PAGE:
With timber supply declining from now to 2030, B.C.’s forest industry is in a major transition. (Black Press Media)

B.C. forest industry looks to a high-technology future

Restructuring similar to Europe 15 years ago, executive says

As the B.C. and federal governments prepare relief for laid-off forest industry workers, the industry is looking past shrinking log supplies and idle sawmills to following Europe’s path to a value-added future.

B.C. Forests Minister Doug Donaldson and Labour Minister Harry Bains are announcing assistance for laid-off forest workers Tuesday in Prince George. Mill closures, curtailments and logging shutdowns have affected 6,000 workers across B.C., after two record fire seasons, extensive beetle damage and the return of U.S. import duties.

The B.C. Council of Forest Industries has issued a report called “Smart Future” that notes the 50-per-cent drop in annual harvest ahead for the B.C. Interior, protected areas that cover half of the land base on the coast, and rising competition in Chile, Russia and Europe.

Many places produce low-cost lumber, pulp and paper, the report says. It calls for lessons to be learned from Europe, and building on the success of engineered wood that has moved well past the demonstration stage in Europe as it catches on in North America.

Don Kayne is the new chair of COFI and CEO of Canfor Corp., which has extensive operations in the U.S. and recently invested in Sweden’s largest private sawmill group. Kayne said B.C. is in a similar position today to European producers 15 years ago, and Premier John Horgan’s commitment to feature wood in public construction is an important step.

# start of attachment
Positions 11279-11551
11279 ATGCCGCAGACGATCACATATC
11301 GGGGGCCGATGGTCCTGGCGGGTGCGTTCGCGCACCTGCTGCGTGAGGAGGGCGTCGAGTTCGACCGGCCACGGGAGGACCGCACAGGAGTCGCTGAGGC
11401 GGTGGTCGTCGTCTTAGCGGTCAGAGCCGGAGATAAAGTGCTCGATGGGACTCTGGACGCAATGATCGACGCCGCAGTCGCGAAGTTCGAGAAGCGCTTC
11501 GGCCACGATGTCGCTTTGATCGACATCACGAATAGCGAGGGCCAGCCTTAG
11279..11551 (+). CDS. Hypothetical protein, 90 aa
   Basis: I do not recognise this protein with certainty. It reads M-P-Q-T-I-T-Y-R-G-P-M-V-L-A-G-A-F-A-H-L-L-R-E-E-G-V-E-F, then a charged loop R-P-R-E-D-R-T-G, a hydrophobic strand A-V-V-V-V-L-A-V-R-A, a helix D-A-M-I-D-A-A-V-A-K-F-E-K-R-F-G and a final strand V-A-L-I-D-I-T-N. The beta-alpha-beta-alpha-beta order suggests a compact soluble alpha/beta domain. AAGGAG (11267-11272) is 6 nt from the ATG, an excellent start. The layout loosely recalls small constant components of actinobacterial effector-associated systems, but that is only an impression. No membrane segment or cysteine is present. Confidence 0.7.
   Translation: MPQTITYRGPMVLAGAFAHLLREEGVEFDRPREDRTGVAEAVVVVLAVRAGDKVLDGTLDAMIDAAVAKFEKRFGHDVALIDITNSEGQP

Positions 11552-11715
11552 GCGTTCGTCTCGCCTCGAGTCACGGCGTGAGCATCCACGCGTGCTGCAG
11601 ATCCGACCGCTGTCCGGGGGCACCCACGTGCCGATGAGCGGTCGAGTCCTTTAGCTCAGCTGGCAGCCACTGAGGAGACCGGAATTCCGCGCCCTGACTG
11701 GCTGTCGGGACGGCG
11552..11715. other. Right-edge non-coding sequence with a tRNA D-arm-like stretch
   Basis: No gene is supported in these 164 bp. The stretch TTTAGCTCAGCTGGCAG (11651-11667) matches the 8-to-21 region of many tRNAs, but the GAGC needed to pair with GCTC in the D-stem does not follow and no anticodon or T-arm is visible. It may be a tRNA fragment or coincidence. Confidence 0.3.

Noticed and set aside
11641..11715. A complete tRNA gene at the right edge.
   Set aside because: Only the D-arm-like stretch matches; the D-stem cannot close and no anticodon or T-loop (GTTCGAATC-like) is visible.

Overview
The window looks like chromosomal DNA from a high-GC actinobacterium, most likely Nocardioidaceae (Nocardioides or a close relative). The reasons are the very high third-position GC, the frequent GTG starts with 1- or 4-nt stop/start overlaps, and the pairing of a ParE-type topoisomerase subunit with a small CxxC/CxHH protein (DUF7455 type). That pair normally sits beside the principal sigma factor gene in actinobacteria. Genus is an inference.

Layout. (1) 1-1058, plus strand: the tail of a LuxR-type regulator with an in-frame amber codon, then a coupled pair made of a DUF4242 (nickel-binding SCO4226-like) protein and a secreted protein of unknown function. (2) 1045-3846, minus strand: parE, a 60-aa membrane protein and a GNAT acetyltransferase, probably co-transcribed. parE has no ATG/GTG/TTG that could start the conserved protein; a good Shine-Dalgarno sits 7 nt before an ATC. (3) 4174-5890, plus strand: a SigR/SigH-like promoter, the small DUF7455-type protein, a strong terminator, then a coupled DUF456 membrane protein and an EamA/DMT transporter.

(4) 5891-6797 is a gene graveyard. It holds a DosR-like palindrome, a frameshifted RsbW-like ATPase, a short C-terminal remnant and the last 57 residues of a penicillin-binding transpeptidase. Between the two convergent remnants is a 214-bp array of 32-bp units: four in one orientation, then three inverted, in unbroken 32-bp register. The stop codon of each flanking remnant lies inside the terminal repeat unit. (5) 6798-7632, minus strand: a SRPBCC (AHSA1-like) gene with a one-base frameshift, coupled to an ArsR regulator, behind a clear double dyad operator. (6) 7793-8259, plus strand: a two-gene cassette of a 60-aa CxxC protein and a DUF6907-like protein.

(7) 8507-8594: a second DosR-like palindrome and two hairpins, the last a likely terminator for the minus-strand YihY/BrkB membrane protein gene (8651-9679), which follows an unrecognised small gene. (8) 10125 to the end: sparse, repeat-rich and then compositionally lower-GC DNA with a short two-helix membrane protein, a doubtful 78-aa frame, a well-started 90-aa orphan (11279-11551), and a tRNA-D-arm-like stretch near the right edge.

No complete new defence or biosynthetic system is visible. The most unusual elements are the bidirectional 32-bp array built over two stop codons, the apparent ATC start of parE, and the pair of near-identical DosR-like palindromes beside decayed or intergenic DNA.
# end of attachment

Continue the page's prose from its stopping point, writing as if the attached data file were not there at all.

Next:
“You’re seeing some brands get involved in our industry that never would have considered it before,” Kayne said in an interview with Black Press. “Microsoft, Google, Sidewalk Labs, Facebook, companies that in the past would probably not have looked at lumber as a product for their training centres.”

B.C. has a long history of exports to Japan, and the future looks bright in one of the more advanced markets for wood construction. A big focus there is senior housing, and hybrid steel-concrete-wood buildings. COFI also faces trade barriers, in the form of Japanese government subsidies to domestic producers.

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“It’s really moved past two-by-four housing, especially with the demographic challenges they’re facing, to much more diverse applications,” Kayne said.

Abundant beetle-killed lumber got B.C. into the China market, used for concrete forms and seismic infill walls. Now China is a growing market for modern wood construction, with many suppliers competing.

“There are lots of opportunities, but we’ve got lots of people competing for the same customers that we want to pursue in both Japan and China,” said COFI president Susan Yurkovich. “We have to be a jurisdiction that can compete, and that means making sure that we have access to fibre at a reasonable cost.”

Their report notes that more than half of B.C.’s forest land base is now subject to some kind of restriction, and calls for the establishment of a permanent “working forest” designation to promote long-term investment.


@tomfletcherbc
tfletcher@blackpress.ca

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